Frequently burning the midnight oil with a mug of coffee, Thien-Kim Lam sneaks in her blogging time after her children are in bed. As a first generation Vietnamese American born and raised in Louisiana, she’s fielded more than her share of racial questions, especially now that she’s the mother of two half Vietnamese, half African American children.She runs FromLefttoWrite.com, a virtual book club with a community of bloggers and her lifestyle blog I’m Not the Nanny covers multicultural parenting, work-life balance, food, and creativity. Somewhere in between her kids, her husband, and her business she manages to squeeze in some art, some books, and long hot bubble baths. Plus she always has room for coffee.
Sonia J. Cheruvillil is a South Asian activist, writer, educator and general troublemaker who lives in Brooklyn, New York City
Solace Ames is a Japanese-American woman with roots in the Southeast US, although her heart lives somewhere along the Pacific coast of Mexico. She’s worked in restaurants, strip clubs, academia and the corporate world, and studied everything from the philosophy of science to queer theory to medieval Spanish literature. Rejecting neat categories, her writing sprawls across genres and genders. Along with writing, education and political activism are her passions. Family takes up most of her time, but she loves to keep learning. You can find her onTumblr, Twitter and Youtube, and stay tuned for The Dom Project from Carina Press (a division of Harlequin) in December 2013.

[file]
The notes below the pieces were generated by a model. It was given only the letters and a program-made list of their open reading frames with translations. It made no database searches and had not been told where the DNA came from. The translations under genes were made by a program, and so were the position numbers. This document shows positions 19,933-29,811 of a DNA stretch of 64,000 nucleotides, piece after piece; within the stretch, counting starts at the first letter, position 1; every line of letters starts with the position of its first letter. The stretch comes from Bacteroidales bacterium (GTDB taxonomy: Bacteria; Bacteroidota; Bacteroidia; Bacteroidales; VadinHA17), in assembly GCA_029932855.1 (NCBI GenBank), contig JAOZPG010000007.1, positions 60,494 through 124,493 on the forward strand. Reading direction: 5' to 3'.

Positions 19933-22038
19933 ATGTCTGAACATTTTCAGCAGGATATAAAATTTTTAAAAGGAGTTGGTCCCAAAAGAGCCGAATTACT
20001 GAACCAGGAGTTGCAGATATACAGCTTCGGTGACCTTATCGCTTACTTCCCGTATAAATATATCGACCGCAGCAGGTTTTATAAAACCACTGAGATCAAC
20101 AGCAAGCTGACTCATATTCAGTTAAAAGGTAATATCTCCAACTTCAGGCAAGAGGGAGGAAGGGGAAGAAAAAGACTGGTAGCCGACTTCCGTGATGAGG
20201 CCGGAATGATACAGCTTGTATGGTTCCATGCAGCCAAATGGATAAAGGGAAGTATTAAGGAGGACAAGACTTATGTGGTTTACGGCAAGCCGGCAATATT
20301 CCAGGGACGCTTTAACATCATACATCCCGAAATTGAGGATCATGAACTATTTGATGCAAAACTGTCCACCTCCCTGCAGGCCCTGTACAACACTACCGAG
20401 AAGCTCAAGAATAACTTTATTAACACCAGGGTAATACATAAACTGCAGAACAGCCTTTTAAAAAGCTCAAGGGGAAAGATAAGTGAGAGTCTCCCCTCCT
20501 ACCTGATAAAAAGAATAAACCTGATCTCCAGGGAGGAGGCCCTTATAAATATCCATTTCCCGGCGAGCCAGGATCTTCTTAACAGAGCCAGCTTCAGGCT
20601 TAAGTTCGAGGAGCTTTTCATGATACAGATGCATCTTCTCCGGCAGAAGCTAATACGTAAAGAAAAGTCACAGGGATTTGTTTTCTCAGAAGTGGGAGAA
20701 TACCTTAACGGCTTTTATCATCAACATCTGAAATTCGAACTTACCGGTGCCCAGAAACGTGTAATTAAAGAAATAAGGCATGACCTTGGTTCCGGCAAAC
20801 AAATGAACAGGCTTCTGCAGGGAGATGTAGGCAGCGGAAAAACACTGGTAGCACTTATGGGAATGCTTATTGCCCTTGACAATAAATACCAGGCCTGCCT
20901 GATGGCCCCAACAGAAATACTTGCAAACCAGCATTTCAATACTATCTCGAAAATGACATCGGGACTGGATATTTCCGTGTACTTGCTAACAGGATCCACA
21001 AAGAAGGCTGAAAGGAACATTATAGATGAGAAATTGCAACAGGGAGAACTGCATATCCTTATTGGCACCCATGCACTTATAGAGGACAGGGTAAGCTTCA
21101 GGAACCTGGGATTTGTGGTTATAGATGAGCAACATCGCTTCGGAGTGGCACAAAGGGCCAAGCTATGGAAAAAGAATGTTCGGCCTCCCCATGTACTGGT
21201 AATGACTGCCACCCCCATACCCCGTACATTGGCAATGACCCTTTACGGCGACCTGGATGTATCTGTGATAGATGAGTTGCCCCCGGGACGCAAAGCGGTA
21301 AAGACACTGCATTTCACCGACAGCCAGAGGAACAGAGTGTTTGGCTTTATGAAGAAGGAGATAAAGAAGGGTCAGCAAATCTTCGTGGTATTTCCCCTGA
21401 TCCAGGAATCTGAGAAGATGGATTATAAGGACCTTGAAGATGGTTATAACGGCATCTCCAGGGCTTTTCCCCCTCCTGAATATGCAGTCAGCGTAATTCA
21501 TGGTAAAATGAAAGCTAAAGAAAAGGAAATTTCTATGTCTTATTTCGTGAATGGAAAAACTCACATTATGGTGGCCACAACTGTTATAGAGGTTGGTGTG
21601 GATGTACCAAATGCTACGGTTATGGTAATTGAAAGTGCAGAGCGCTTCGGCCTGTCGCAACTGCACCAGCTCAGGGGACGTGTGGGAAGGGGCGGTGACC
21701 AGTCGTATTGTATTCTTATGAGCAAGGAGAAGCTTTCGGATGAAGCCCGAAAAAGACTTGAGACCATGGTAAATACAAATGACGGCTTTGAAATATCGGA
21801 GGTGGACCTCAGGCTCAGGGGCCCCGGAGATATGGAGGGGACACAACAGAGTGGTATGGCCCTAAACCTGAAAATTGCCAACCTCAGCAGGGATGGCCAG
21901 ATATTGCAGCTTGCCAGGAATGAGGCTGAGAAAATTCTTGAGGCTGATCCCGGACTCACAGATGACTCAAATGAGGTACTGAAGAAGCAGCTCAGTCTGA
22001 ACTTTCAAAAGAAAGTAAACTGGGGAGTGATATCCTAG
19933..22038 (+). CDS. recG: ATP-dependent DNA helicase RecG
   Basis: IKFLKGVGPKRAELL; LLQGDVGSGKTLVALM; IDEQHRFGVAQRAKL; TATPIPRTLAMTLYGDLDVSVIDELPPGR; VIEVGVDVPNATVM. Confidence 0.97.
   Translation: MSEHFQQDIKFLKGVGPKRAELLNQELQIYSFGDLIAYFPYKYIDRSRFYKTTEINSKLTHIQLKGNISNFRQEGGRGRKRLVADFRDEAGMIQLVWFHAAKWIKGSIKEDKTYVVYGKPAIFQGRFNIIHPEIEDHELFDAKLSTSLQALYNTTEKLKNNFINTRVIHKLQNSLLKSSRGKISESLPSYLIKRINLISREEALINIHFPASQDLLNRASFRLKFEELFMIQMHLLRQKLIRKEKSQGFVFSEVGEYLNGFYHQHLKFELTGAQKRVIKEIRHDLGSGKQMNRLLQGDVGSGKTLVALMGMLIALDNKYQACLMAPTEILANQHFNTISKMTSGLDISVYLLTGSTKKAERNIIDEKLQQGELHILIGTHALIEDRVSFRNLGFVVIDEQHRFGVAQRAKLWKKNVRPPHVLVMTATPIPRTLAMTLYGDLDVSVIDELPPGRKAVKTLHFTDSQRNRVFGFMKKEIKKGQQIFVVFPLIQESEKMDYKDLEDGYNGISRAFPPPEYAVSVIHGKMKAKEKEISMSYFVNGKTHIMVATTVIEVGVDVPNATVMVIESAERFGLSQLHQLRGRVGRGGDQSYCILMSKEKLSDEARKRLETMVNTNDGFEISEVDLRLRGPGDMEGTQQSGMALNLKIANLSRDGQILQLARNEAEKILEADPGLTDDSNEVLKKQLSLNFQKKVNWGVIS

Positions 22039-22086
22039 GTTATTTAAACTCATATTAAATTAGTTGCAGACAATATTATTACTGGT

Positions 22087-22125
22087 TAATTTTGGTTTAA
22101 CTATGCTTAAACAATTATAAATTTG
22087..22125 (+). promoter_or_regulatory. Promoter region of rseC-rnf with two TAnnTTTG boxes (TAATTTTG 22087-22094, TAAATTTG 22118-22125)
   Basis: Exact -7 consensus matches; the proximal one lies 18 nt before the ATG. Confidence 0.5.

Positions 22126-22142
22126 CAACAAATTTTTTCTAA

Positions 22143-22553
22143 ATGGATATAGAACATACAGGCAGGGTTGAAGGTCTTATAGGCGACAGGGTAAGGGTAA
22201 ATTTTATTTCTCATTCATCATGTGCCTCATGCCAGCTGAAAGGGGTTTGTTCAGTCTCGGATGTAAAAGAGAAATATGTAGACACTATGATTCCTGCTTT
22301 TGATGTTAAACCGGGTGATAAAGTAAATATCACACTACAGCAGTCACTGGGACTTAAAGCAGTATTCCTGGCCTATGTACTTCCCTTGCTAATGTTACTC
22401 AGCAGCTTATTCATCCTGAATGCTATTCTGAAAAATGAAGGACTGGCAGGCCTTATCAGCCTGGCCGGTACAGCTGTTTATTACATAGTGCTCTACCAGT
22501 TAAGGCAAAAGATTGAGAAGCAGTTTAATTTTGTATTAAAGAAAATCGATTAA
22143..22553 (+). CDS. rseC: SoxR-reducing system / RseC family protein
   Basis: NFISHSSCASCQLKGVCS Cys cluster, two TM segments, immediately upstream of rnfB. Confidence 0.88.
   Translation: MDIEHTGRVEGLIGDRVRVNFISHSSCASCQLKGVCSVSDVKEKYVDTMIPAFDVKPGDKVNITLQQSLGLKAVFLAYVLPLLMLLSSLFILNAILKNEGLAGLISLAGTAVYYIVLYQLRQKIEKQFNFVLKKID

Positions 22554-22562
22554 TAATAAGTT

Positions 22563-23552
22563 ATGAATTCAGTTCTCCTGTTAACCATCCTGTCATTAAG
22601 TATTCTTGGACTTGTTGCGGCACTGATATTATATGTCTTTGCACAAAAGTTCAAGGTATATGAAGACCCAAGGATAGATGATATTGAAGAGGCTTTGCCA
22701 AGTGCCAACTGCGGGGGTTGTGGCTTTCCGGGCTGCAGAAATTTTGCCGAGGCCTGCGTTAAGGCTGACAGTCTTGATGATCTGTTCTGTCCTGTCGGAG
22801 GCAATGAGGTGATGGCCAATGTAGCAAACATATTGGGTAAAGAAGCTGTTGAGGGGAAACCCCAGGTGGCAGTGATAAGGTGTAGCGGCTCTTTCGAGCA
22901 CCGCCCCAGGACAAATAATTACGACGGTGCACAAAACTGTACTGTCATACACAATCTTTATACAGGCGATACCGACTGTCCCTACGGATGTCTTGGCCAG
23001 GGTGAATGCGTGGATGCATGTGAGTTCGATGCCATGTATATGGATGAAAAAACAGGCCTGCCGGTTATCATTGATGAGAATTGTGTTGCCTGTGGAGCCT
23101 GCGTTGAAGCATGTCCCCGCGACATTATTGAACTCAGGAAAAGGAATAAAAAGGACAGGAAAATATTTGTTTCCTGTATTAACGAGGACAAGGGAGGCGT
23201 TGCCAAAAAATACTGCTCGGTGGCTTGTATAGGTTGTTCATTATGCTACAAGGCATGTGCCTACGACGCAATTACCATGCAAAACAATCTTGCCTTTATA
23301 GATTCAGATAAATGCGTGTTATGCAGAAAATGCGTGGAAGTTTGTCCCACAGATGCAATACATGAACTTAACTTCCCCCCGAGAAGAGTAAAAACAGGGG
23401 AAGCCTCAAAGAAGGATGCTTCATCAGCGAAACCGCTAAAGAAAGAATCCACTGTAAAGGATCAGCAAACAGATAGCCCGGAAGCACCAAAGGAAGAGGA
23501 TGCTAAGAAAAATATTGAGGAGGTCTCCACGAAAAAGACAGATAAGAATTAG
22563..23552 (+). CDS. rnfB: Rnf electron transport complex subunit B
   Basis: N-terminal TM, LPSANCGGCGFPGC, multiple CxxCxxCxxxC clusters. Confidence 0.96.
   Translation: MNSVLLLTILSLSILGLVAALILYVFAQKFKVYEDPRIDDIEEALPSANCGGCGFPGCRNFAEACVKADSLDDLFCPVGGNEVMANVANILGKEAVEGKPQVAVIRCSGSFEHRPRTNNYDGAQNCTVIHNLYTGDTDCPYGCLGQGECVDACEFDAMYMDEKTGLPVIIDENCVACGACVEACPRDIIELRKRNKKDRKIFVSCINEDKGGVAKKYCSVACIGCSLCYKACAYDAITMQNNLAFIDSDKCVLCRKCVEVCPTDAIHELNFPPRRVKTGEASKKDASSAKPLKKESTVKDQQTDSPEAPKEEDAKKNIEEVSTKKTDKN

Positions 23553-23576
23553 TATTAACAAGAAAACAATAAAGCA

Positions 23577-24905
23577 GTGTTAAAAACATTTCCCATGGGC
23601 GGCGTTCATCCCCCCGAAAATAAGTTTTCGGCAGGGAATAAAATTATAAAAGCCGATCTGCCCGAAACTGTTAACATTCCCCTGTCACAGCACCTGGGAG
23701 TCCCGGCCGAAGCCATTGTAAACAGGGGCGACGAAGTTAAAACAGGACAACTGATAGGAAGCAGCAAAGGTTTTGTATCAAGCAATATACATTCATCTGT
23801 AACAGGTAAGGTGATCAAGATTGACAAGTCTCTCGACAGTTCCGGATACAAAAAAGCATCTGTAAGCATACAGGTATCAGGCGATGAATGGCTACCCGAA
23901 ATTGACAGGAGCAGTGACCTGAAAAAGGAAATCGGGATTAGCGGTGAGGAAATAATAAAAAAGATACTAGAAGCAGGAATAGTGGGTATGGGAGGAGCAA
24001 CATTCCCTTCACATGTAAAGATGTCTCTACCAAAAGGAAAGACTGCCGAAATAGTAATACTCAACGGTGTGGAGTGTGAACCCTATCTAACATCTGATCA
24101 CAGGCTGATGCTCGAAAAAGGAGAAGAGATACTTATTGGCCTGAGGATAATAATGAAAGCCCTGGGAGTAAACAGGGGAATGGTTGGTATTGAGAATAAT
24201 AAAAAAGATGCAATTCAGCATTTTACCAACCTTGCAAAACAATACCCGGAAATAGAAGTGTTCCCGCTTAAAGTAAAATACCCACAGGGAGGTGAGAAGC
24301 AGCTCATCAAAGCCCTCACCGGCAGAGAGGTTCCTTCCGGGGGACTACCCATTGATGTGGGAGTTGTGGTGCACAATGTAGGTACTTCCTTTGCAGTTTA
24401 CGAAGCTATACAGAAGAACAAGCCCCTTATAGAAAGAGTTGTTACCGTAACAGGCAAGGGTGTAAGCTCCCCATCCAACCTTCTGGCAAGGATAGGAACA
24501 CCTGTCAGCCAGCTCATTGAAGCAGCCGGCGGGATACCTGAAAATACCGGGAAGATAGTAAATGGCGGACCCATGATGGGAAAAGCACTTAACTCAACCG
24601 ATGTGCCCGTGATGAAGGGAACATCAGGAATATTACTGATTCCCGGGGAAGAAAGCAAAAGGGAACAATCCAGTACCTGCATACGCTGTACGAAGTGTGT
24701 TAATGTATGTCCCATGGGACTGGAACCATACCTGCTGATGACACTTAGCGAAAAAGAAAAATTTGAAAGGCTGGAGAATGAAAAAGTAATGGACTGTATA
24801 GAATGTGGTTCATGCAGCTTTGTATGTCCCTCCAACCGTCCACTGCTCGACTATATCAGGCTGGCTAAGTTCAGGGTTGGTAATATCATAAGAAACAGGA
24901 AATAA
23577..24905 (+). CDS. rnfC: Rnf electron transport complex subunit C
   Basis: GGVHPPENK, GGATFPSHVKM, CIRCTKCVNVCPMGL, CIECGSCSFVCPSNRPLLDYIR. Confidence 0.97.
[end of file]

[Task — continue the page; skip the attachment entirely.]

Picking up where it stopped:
In Hyphen’s last issue, Books editor Abigail Licad posed a question: Can Asian American lit get its sexy back? Well, we asked and we received. This past month, we collected submissions for our very first Erotic Writing Contest and we think can unreservedly say that, yes, Asian American literature has its sexy back. In spades.

Cathlin Goulding | October 7, 2013 - 10:09am